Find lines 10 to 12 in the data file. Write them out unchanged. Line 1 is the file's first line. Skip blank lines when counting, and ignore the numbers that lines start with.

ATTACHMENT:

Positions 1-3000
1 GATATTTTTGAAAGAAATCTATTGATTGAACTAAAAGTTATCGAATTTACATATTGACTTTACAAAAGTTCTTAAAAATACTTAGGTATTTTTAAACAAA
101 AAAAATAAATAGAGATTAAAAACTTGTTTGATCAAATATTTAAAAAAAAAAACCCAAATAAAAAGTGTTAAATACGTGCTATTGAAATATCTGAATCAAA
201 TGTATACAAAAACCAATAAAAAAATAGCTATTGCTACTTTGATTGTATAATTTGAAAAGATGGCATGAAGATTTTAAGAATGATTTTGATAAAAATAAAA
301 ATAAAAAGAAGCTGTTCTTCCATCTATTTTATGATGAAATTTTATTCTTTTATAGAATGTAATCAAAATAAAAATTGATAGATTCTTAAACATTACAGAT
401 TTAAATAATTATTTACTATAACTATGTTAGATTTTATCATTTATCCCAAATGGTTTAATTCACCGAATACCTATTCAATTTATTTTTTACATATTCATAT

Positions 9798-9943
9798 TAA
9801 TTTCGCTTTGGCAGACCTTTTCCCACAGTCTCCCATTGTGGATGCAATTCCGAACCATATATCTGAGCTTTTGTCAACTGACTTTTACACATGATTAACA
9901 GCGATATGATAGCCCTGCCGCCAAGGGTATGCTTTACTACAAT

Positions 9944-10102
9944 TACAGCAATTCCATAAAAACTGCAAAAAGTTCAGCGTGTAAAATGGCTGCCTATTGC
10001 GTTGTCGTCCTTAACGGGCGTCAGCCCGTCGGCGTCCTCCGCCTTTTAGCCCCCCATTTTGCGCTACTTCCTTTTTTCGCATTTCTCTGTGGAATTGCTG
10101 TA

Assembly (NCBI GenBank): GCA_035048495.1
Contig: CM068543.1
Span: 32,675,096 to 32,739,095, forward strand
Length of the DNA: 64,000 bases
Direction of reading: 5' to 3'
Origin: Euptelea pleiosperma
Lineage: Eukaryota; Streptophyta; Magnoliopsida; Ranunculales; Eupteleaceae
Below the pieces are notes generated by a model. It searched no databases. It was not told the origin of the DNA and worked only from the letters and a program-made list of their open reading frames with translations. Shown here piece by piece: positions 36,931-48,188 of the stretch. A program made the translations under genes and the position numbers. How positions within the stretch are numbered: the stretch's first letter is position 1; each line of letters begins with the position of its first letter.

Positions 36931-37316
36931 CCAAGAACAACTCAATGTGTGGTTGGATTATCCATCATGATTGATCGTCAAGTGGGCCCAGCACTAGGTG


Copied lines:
9901 GCGATATGATAGCCCTGCCGCCAAGGGTATGCTTTACTACAAT

Positions 9944-10102
9944 TACAGCAATTCCATAAAAACTGCAAAAAGTTCAGCGTGTAAAATGGCTGCCTATTGC